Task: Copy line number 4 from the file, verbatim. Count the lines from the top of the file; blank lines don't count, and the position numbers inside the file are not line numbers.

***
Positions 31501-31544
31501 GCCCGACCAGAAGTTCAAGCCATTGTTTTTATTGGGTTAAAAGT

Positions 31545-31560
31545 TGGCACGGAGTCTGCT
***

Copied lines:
31545 TGGCACGGAGTCTGCT